The following benchmarks test the conversion of the entire set of valid Unicode Scalar Values (all Unicode code points, except the surrogate values used for UTF-16). The transcoding done is UTF-32 to UTF-8, with as-identical an internal conversion routine as possible. The only differences in the internal workings of the conversion are in reaction to the inputs and outputs given.
The goal of these benchmarks is to measure how using a basic, single (indivisible unit of work) conversion run in a loop can affect speed based on how the function is structured. This is mostly relevant in the case of libraries like musl-libc, where the maintainers expressly declared they would NOT optimize the bulk-conversion functions to do anything and would rather write the base conversion loop:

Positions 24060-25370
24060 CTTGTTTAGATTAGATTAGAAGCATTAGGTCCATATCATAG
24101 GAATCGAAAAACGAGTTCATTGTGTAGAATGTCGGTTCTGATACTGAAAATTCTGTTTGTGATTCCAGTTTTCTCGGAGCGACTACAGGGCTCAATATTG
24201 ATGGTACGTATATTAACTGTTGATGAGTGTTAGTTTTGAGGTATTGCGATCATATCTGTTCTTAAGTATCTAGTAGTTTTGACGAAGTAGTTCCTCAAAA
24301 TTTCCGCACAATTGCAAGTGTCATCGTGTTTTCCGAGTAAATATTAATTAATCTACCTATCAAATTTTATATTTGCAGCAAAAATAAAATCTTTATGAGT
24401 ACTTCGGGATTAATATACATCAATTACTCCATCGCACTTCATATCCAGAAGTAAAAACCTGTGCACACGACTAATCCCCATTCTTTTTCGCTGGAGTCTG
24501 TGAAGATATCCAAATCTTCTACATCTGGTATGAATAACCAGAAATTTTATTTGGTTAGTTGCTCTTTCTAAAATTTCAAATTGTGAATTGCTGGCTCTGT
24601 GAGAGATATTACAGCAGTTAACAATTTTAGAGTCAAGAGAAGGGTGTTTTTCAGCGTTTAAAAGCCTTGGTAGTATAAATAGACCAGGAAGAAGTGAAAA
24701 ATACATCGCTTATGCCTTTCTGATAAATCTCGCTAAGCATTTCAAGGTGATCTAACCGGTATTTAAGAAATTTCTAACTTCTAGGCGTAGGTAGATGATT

On musl (where I’m familiar with performance properties), byte-at-a-time conversion is roughly half the speed of bulk, which looks big but is diminishingly so if you’re actually doing something with the result (just converting to wchar_t for its own sake is not very useful).
—Rich Felker, December 30th, 2019, musl libc mailing list.
Here, we can see how writing the bulk conversion functions in terms of the single functions are affected by a given API design.